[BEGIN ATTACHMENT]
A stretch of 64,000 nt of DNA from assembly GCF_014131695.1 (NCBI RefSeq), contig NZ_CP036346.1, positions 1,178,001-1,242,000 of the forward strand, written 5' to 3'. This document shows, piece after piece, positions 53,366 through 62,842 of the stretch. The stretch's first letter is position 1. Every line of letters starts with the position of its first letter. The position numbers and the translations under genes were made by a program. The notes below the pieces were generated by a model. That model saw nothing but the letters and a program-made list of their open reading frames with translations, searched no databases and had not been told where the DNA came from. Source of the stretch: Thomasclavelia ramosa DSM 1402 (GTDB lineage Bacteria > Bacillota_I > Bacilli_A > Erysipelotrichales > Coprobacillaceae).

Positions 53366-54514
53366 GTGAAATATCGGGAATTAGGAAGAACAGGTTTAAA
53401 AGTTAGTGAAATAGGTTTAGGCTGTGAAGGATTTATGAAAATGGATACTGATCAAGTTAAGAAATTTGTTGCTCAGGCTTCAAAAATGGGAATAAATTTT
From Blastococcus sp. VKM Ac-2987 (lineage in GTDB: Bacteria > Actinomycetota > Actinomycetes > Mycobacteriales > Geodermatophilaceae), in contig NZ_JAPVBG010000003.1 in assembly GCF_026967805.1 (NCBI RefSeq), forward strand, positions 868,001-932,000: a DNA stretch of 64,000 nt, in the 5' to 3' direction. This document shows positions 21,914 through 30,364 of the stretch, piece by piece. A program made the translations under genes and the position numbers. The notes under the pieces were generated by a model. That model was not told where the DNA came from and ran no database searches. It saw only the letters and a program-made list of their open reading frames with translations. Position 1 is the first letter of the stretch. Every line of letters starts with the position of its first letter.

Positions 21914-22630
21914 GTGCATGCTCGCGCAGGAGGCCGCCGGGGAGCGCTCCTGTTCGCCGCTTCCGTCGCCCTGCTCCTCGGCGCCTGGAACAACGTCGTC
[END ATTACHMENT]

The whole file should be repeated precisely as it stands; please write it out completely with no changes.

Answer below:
A stretch of 64,000 nt of DNA from assembly GCF_014131695.1 (NCBI RefSeq), contig NZ_CP036346.1, positions 1,178,001-1,242,000 of the forward strand, written 5' to 3'. This document shows, piece after piece, positions 53,366 through 62,842 of the stretch. The stretch's first letter is position 1. Every line of letters starts with the position of its first letter. The position numbers and the translations under genes were made by a program. The notes below the pieces were generated by a model. That model saw nothing but the letters and a program-made list of their open reading frames with translations, searched no databases and had not been told where the DNA came from. Source of the stretch: Thomasclavelia ramosa DSM 1402 (GTDB lineage Bacteria > Bacillota_I > Bacilli_A > Erysipelotrichales > Coprobacillaceae).

Positions 53366-54514
53366 GTGAAATATCGGGAATTAGGAAGAACAGGTTTAAA
53401 AGTTAGTGAAATAGGTTTAGGCTGTGAAGGATTTATGAAAATGGATACTGATCAAGTTAAGAAATTTGTTGCTCAGGCTTCAAAAATGGGAATAAATTTT
From Blastococcus sp. VKM Ac-2987 (lineage in GTDB: Bacteria > Actinomycetota > Actinomycetes > Mycobacteriales > Geodermatophilaceae), in contig NZ_JAPVBG010000003.1 in assembly GCF_026967805.1 (NCBI RefSeq), forward strand, positions 868,001-932,000: a DNA stretch of 64,000 nt, in the 5' to 3' direction. This document shows positions 21,914 through 30,364 of the stretch, piece by piece. A program made the translations under genes and the position numbers. The notes under the pieces were generated by a model. That model was not told where the DNA came from and ran no database searches. It saw only the letters and a program-made list of their open reading frames with translations. Position 1 is the first letter of the stretch. Every line of letters starts with the position of its first letter.

Positions 21914-22630
21914 GTGCATGCTCGCGCAGGAGGCCGCCGGGGAGCGCTCCTGTTCGCCGCTTCCGTCGCCCTGCTCCTCGGCGCCTGGAACAACGTCGTC